Standing to Sue

Chief Justice RobertsThe 2007 decision in Massachusetts v. EPA is reported at 549 U. S. 497 (2007) (see dissenting opinion by Chief Justice Roberts ( “Today’s decision in [Massachusetts v. EPA] is SCRAP for a new generation.”)) See also Linda Greenhouse, “For the Chief Justice, a Dissent and a Line in the Sand,” (“[A]ccording to Chief Justice Roberts, SCRAP is back.”) New York Times, April 8,2007.

The decision by Judge Charles Richey in SCRAP v. United States to deny the motion to dismiss for lack of standing to sue filed by United States and the ICC is unreported. The relevant portions of the decision are included in the book. The decision by Judge J. Skelly Wright (joined by Judges Richey and Flannery) is reported at 346 F. Supp.185 (D.D.C. 1972). Chief Justice Burger’s denial of a stay requested by the Nation’s Railroads and the ICC is reported at 93 S.Ct.1 (1972). The United States Supreme Court decision is reported at 412 U.S. 669 1973. In 1996, “the Supreme Court Historical Society selected an Ad Hoc Committee of distinguished legal scholars and Supreme Court practitioners to determine the most significant oral arguments heard by the Supreme Court from 1995 until 1993…” The Committee’s selection included the oral argument in SCRAP. See http://www.supremecourthistory.org

scaliaIn 1983, then United States Court of Appeals Judge Antonin Scalia wrote: “I anticipate that the Court’s SCRAP-era willingness to discern breathlessly broad congressional grants of standing will not endure”. See “The Doctrine of Standing as an Essential Element of the Separation of Powers”, 17 Suffolk University Law Review 881, (1983) (not available on line). Justice Scalia joined Chief Justice Roberts’ dissent in Massachusetts v. EPA.

Some useful works of special interest concerning United States of America v. SCRAP, 412 U.S.669 (1973), and the Constitutional origins and judicial interpretations of “standing to sue” include, among others:

Jeffrey Bossert Clark, “Standing on the Shoulders of Scrap: Friends of the Earth, Inc. v. Laidlaw Environmental Servs., Inc., 3 Environmental Law & Property Rights, The Federalist Society for Law and Public Policy Studies (Winter 2000).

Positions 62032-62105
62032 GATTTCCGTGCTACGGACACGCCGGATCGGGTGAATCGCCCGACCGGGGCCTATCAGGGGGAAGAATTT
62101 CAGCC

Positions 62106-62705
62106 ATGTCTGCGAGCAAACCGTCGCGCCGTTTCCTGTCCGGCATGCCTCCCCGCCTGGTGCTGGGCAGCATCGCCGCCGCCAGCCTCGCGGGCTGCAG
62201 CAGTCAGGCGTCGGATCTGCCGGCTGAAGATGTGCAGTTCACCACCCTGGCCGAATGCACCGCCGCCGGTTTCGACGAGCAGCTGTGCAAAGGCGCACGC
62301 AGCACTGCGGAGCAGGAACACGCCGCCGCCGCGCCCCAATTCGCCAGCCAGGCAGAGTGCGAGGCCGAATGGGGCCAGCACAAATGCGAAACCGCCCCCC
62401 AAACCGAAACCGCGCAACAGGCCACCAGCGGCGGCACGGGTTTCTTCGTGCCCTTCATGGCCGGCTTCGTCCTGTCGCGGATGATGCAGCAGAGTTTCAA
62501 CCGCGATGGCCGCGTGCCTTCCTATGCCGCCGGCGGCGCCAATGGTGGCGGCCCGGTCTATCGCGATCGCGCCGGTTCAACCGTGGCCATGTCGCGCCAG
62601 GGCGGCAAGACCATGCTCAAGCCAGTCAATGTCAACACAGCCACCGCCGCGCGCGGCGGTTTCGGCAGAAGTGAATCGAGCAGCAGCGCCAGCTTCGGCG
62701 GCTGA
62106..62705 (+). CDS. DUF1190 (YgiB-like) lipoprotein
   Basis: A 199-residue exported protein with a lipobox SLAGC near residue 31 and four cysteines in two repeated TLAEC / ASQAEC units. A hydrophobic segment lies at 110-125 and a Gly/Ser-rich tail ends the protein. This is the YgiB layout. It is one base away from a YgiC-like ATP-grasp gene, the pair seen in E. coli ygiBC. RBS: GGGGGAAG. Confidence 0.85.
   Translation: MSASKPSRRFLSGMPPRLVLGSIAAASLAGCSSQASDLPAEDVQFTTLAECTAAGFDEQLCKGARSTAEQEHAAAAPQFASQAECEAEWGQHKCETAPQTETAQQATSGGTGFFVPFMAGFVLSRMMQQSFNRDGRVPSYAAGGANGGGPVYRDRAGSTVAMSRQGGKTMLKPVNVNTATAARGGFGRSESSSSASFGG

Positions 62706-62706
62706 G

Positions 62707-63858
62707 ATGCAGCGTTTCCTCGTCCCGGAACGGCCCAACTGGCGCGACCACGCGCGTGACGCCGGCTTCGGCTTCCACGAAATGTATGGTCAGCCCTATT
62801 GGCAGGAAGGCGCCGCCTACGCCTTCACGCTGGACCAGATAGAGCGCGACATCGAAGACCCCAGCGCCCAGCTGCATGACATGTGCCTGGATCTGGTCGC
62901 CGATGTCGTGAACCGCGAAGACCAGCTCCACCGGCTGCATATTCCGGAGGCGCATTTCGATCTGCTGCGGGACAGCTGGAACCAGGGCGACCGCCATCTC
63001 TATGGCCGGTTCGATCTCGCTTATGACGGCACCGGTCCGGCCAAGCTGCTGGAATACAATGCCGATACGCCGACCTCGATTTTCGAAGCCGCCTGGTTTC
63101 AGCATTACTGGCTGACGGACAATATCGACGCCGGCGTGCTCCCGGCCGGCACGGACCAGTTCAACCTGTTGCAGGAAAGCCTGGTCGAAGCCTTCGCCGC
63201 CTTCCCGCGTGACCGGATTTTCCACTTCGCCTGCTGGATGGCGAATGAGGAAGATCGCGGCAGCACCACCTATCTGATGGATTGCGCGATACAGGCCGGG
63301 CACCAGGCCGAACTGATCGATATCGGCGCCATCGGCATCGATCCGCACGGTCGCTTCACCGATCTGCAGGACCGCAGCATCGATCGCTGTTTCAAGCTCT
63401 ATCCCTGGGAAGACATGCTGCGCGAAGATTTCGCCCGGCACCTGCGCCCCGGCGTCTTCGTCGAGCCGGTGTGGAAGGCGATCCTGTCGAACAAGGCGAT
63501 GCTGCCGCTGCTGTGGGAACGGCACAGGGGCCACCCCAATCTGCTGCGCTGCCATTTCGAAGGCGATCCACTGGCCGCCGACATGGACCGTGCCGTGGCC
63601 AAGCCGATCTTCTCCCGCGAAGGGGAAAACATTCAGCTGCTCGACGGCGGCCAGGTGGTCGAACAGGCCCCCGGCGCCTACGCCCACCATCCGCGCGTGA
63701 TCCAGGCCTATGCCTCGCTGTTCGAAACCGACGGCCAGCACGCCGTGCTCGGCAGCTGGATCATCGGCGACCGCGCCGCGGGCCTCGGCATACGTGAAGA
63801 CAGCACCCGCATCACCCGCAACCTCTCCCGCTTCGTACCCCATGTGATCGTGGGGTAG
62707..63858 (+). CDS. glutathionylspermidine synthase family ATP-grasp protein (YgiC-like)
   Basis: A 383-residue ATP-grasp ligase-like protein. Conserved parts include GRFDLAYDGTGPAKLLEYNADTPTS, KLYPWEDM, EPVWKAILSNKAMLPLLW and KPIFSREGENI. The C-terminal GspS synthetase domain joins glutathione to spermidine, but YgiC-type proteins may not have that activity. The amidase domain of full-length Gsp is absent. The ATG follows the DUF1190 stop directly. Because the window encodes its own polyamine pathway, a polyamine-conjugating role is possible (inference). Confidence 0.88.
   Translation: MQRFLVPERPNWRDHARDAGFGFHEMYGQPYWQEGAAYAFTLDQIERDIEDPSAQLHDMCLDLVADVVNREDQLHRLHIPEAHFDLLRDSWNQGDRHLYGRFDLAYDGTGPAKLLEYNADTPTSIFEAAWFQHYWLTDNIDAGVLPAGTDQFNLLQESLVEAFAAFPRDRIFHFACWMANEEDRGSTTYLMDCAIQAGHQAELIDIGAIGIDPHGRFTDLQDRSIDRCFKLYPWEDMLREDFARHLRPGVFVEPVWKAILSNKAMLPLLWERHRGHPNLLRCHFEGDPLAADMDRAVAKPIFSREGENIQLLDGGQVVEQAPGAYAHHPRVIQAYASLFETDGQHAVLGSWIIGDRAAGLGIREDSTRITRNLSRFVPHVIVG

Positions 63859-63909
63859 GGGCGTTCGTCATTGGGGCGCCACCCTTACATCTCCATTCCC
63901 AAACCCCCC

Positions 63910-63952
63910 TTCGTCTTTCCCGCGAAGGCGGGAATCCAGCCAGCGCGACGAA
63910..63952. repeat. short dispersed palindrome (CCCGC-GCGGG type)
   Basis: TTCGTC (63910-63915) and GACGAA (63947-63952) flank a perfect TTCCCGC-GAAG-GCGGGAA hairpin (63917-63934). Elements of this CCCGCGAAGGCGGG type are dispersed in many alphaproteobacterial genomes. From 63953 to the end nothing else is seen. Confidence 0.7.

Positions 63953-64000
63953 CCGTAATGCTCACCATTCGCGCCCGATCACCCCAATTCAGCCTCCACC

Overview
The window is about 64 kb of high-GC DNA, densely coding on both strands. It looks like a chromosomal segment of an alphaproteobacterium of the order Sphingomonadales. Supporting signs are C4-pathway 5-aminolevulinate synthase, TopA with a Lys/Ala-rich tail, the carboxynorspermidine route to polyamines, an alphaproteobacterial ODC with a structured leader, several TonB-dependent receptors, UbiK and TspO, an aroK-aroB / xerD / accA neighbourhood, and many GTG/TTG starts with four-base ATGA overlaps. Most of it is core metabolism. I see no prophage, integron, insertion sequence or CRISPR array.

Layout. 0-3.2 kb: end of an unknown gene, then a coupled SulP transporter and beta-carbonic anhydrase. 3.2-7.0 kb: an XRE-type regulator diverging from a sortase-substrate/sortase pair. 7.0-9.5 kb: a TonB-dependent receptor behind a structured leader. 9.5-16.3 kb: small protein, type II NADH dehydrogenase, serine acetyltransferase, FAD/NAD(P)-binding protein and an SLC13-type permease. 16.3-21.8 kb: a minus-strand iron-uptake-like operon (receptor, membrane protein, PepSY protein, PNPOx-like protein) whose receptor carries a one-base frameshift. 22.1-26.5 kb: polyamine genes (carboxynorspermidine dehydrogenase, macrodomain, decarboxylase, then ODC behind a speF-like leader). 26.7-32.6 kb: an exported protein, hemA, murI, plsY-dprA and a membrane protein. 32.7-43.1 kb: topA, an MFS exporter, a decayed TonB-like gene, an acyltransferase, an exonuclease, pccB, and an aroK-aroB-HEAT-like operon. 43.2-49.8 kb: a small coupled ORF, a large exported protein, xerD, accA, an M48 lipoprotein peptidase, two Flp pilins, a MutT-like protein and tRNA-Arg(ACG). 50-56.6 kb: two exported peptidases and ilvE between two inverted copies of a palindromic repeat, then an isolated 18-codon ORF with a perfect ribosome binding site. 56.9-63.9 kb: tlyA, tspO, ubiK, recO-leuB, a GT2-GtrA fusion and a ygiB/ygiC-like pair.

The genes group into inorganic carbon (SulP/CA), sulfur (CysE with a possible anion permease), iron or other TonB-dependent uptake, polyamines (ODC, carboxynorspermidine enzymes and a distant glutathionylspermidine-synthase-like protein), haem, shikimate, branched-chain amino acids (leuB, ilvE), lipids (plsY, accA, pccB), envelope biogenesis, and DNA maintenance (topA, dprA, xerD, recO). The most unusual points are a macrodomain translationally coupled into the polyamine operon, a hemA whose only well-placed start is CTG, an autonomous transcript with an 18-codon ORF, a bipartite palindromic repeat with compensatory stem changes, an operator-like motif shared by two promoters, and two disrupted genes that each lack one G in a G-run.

Steven G. Davison. “Standing to Sue in Citizen Suits Against Air and Water Polluters Under Friends of the Earth, Inc. v. Laidlaw Environmental Services (TOC), Inc.” 17 Tulane Environmental Law Journal 63 (Winter 2003).

John D. Echeverria, “Standing Up for the Environment: Justices Should Welcome Green Groups into Court”, Georgetown Environmental Law & Policy Institute (1999)

John Echeverria and Jon T. Zeidler, “Barely Standing: The Erosion of Citizen ‘Standing’ to Sue and Enforce Environmental Law” Georgetown Environmental Law & Policy Institute

David R. Hodas, Assoc. Professor at Widener University School of Law, “Standing and Climate Change: Can Anyone Complain About the Weather?”.

Tara A. Ohler, Seminar in Advanced Natural Resource Law, Prof. David Getches, “Extraterritorial Application of the Endangered Species Act: Does Section y Apply to Federal Agency Actions Abroad? Moving Beyond Standing to an Analysis of the Scope and Meaning of the Statute and Congressional Intent”, March 17, 2000.

Proto, Neil Thomas, “PERSPECTIVE: Roberts Took Narrow View of Court’s Power to Decide“, New York Law Journal (September 2, 2005).

Robert V. Percival and Joanna B. Goger. “Escaping the Common Law’s Shadow: Standing in the Light of Laidlaw”, 12 Duke Environmental Law & Policy F. 119.

William H. Rogers, Jr., “The Most Creative Moments in the History of Environmental Law: The Who’s”, 39 Washburn Law Journal 1(1999)

Philip Weinberg, “Are Standing Requirements Becoming a Great Barrier Reef Against Environmental Actions?” 7 N.Y.U. Environmental Law Journal 1(1999)